Elderly lady made Ward of Court despite having signed an Enduring Power of Attorney

The Enduring Power of Attorney (EPA) was introduced several years ago and allows persons to execute an EPA in case they become mentally incapable in later years.

An interesting recent High Court case allowed an elderly lady to be admitted in to Wardship despite her having signed an EPA some years earlier giving her son control over her financial affairs.

She suffered a head injury in 2017 and her short-term memory became very poor afterwards. She was also diagnosed with dementia. One of her sons, ET, agreed to move in with her to care for her.  However, the other siblings became concerned about the level of care he was providing her.  They claimed she was often left alone overnight and that both she and her house were left in an unkempt and dirty state.  They said that ET had taken over control of her life and prevented her from seeing other family members or neighbours, using Covid as an excuse.

In January 2022 they arranged for a HSE inspection where the visiting officials reported the gate locked and their elderly mother confused and unclean.  They proposed further inspections, but ET cancelled those.

More importantly, the family members discovered a sum of € 87,000 had been taken out of their mother’s account by ET, within a 15-month period, without any explanation.   It was also stated in evidence that ET had suffered a judgement against him for a seven-figure sum. In October 2019, ET had brought his mother out to execute an EPA with him as the sole Attorney dealing only with her financial affairs, but this was never formally registered.

In February 2022, three of her adult children made an application to the High Court to admit her to wardship but this was opposed by ET.  He argued that the earlier 2019 EPA was sufficient to meet her needs and that his mother wished him to take control of her financial affairs and had allowed him take money when he wanted.   He had attempted to register the EPA with the Wards of Court office, but this was refused because of the family application for Wardship.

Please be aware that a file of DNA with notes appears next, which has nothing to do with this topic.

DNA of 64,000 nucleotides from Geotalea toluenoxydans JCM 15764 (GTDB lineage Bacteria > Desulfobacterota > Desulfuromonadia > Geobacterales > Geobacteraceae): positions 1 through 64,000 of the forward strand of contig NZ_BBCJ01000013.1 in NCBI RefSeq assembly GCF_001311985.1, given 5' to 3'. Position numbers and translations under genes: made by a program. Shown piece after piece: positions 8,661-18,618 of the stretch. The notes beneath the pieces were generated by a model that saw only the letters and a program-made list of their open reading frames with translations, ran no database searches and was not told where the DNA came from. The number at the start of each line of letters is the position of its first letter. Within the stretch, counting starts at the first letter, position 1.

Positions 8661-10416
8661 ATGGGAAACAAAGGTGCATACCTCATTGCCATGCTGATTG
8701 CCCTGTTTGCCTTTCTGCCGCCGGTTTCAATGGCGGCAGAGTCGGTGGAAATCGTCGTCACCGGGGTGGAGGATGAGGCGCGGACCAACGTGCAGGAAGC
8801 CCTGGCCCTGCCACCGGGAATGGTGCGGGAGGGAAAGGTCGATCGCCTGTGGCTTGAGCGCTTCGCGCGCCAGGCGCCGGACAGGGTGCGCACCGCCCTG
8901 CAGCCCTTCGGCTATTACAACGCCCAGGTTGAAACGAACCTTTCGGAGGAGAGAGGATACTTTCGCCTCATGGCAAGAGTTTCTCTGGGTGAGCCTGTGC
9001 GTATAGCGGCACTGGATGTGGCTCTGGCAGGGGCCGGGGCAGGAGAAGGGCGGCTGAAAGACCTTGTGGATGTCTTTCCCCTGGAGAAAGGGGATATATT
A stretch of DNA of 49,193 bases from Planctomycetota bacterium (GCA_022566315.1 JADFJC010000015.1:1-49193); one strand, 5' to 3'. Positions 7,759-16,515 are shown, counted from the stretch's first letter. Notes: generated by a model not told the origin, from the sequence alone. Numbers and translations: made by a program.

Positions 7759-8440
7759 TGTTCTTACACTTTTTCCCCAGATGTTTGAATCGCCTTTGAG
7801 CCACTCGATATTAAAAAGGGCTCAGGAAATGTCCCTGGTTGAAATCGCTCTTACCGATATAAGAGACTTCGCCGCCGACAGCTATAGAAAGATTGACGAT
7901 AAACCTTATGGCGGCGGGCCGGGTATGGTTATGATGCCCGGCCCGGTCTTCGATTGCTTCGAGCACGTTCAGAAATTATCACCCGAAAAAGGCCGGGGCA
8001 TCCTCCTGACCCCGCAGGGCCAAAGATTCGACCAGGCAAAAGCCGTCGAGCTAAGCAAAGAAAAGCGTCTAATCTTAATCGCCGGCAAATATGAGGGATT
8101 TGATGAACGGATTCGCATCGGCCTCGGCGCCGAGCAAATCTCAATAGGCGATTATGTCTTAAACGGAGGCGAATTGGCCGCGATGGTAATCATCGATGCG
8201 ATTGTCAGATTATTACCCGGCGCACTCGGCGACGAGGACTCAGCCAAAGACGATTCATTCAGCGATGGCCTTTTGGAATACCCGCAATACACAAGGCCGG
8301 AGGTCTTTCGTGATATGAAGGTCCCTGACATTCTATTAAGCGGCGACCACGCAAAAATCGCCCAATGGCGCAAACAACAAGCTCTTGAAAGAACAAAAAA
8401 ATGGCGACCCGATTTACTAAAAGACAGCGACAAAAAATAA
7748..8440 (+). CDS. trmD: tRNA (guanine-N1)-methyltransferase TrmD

The Judge found the mother’s financial affairs were not being properly managed at all and she noted that while the son admitted taking money from her bank account, he never had accounted or explained how these monies were being used.

The court was satisfied that ET was not properly caring for his mother, never brought her to her GP for routine check-ups and had not maintained her pacemaker.  He had apparently prevented his other siblings from seeing his mother despite their clear desire to do so.

The court held the son’s outstanding application for registration of the EPA did not prevent it from making a Wardship order.  Assessing the medical evidence and the urgency of the situation, the court held that it would not adjourn the Wardship application to allow the registration of the EPA to take place.

The elderly lady was then admitted in to Wardship, and the General solicitor was appointed a committee of her person and estate. The court was adamant that ET should not be part of her committee due to the very serious deficits in his mother’s care to include her financial affairs.

The ruling suggests that if an earlier EPA is not being properly managed by those entrusted, the courts may well intervene and bring the vulnerable party affected directly in to Wardship.

In the matter of Mrs. AB [2022] IEHC 448.